Shift of tea production areas: With increasing temperatures, especially a rise in the minimum temperature, the tea growing area would be extended to higher latitudes and higher altitude ecosystems. This might be beneficial for tea production in relatively cold climate regions, but would have a negative effect in lowland and tropical areas as they may become unsuitable for tea cultivation in the future. This could trigger a shift in suitable locations for the cultivation of some varieties if high-quality tea is to be obtained.

Tea plucking duration: The temperature increase in subtropical areas with distinct seasons will extend the duration of growing and plucking. It is reported that the number of days warmer than 10°C, which is regarded as the starting temperature for tea sprouting, may increase by 15 days if the annual mean temperature increases by 1°C. With an increase in spring temperatures, the tea budding time will be advanced and the harvest can begin earlier.

Carbon-dioxide concentration: The photosynthesis would acclimatise to high CO2 concentration, so that the increase in yield would not be as great as expected since CO2 concentration increases gradually with long-term climatic change. In addition, as the concentration of CO2 increases, other plant growth limiting factors such as a shortage of nitrogen and microelements will appear, further reducing the benefit of the CO2 concentration increment to tea yield.

Pests and diseases:  Warmer weather helps insects and pathogens to survive in winter, which is a critical time for their reduction, and thus helps to shorten the damaging period by increasing the number of annual generations and reproduction rates in some pests.

Soil quality: An increase in temperature speeds up the microbe depletion of soil organic matter while reducing the time needed to release nutrients from chemical fertilisers. Intense daily precipitation may cause severe flooding or landslides, which remove fertile top soils. The enrichment of CO2 and other air pollutants such as SO2 and NO2 will cause strong acid precipitation that further increases soil acidity.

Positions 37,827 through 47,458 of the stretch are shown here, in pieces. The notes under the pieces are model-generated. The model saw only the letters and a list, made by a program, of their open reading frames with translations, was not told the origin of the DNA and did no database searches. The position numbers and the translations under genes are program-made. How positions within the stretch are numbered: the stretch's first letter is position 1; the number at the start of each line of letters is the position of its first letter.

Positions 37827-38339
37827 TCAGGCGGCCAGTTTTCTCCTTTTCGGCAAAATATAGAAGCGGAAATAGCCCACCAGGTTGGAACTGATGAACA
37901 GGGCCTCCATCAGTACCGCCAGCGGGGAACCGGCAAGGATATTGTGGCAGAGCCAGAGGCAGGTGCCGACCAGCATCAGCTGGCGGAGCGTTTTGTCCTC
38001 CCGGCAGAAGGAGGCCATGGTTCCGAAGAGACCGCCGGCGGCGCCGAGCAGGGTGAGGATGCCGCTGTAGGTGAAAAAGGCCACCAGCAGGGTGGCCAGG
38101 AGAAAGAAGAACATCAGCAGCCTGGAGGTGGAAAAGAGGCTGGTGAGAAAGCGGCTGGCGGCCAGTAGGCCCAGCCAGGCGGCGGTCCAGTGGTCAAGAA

Northeast India- The most impacted

The main tea-growing areas of Northeast India, Assam and West Bengal, have registered steady increase in the average minimum temperature that risen by about 1.3°C over the last 100 years. However, the annual precipitation has steadily declined. Annual precipitation in the South bank region at the TTRI of Assam has declined by more than 200 mm in the last 96 years.

Further, models derived by WorldClim and IPCC4 found that the average temperature may increase by 2°C in Northeast India in 2050, while there will be a little variation in the rainfall pattern as compared to today.

Ongoing changes on account are likely to result in negative economic and social consequences, particularly for tea farmers, workers on tea estates, and tea traders. Assam contributes around 17% of world tea production, supporting the livelihoods of around 1.2 million laborers. Tea planters need to look for climate change adaptation strategies for their future tea production. Scientists and researchers have called for changes in management practices to adapt to the changing climate.

 

Climate Change, Global Warming, Tea plantation in India